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US says its views must be heard in legal challenge to EU-US data sharing

The US government says it ‘has issues’ with an Irish High Court ruling, which will test the legality of EU-US data transfers as Facebook considers an appeal to Supreme Court

The US government has intervened to argue that it is “critically important” that its views are heard when a Dublin court raises questions over the legality of data transfers between the European Union (EU) and the US with the European Court of Justice.

The Irish High court ruled on 3 October that the EU Court of Justice should decide on the validity of Standard Contractual Clauses (SSCs) – widely used by businesses to share data with the US – following a case brought by the Irish Information Commissioner against Facebook and Austrian lawyer Max Schrems.

The case has potentially huge implications for billions of Euros worth of EU-US trade, and the data privacy rights, safety and security of millions of EU citizens, Justice Caroline Costello wrote in a 152-page judgement published this week.

The US government’s move is the latest twist in a long-running legal challenge, which was originally brought by Austrian lawyer Max Schrems against Facebook in 2013 and succeeded in bringing down the EU-US Safe Harbour agreement two years later.

In a hearing in the Dublin court on 11 October, Eileen Barrington, representing the US government, said the US had reviewed this week’s judgement and had some “issues” with the way it described US law.

The Dublin court will submit a series of questions to the EU Court of Justice (CJEU) on the validity of EU-US data sharing clauses, once they are agreed by the parties in the case.

Barrington told the court that the US was anxious to have its views on the questions heard to ensure that their description of US law is “factually accurate”.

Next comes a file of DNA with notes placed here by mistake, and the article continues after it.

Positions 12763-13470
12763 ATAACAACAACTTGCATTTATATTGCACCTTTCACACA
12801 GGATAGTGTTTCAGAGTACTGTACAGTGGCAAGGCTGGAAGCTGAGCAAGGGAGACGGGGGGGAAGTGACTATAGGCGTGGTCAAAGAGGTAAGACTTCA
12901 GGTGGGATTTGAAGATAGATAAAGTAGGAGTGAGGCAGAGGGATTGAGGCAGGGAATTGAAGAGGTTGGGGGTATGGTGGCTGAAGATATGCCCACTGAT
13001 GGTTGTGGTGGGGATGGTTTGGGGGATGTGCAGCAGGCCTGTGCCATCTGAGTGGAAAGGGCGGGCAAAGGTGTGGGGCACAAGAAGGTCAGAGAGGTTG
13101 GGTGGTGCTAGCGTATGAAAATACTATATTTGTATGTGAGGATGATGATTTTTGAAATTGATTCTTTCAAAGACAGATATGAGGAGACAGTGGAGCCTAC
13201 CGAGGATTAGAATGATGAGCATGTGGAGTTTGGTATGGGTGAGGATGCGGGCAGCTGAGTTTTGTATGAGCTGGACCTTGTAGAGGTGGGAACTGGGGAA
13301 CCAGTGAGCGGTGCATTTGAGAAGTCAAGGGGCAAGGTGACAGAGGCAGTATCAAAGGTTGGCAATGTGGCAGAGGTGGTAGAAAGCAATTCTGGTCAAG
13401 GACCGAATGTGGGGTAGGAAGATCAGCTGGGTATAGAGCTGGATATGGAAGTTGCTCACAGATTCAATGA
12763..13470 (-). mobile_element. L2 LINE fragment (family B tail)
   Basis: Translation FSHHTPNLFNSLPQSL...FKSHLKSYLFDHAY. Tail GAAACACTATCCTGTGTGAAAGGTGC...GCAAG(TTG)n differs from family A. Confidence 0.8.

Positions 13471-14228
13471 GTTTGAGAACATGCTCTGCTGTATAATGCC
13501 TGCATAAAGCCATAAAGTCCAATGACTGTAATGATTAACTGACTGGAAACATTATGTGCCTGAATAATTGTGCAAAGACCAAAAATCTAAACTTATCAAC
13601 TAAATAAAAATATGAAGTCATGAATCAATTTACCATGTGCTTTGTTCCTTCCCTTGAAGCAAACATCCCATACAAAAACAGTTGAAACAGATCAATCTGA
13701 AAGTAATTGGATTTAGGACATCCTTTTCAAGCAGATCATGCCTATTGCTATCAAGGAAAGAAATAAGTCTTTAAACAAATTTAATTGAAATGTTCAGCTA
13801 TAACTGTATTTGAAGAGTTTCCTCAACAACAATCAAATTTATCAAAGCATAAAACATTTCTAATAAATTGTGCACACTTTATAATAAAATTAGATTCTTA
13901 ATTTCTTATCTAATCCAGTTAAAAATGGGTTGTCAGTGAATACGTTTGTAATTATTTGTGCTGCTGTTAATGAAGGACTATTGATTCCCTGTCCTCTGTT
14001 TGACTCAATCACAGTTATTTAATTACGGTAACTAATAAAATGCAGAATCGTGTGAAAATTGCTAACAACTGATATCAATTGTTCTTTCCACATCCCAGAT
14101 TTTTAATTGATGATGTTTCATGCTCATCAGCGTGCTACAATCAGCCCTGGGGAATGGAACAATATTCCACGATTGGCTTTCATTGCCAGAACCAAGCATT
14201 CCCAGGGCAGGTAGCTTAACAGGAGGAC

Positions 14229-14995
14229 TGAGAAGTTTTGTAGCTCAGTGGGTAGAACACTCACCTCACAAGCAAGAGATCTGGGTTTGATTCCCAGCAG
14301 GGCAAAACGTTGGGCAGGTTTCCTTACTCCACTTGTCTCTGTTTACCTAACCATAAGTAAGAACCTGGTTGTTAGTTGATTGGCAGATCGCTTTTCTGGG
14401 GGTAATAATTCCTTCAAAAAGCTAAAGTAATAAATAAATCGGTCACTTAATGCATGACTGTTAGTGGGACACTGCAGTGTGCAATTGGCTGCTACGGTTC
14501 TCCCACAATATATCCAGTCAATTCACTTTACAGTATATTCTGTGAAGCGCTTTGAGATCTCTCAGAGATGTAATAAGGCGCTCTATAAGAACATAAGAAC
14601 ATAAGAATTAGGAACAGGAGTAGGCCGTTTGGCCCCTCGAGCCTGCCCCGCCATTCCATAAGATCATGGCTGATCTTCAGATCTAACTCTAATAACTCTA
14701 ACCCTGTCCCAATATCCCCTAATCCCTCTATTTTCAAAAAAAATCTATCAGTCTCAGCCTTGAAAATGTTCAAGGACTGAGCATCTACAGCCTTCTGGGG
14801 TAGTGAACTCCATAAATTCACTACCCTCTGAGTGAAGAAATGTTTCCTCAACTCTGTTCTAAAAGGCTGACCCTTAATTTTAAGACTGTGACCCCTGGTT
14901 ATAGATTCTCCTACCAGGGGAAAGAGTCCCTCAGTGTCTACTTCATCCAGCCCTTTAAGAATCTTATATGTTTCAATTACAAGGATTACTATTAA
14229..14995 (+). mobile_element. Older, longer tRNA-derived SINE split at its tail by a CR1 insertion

She said she was concerned that the Irish data protection commissioner, Helen Dixon, appeared to take the view that that the US government was not a party to the proceedings before the CJEU.

It is “critically important” that the US government’s views are taken into account in finalising the questions, she said.

Read more about the Dublin legal ruling on EU-US data transfers

Michael Collins, representing the Irish Information Commissioner, said there should be no attempts to “re-litigate the matter”, but agreed that factual errors should be corrected.

Lawyers for the Information Commissioner – and Facebook and Schrems who are defendants in the case – will attempt to agree on the wording of questions for the European Court, he said.

It would be difficult enough for all three parties to agree the wording, and it could be “next to impossible” if every party– which includes Digital Europe, the Business Software Alliance, and the Electronic Privacy Centre – took part in the drafting.

Justice Caroline Costello, hearing submissions on 11 October, said the three parties should try to agree on questions, but could share the drafts with the other joined organisations to then give their views to the court. The judge will make the final decision, she added.

Paul Gallagher, representing Facebook, said the company is considering appealing against the Dublin court’s decision to refer EU-US data sharing to the European Court.

The company planned to “leapfrog” the Court of Appeal and go directly to the Supreme Court, which would then have the final say whether to hear the case, said Gallagher.

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So the overwheening aspirations of the CJEU may have been brought to heel before Brexit. Once we have Brexited UK courts can revert to the pre-EU position whereby judges can take into account precedents from around the world when interpreting cases where UK status law is unclear. We will escape from the risk they will be over-ruled by a panel of CJEU judges which may include laymen and former politicians with no legal training. Whether they will more of less willing to take US multii-nationals is another matter.  
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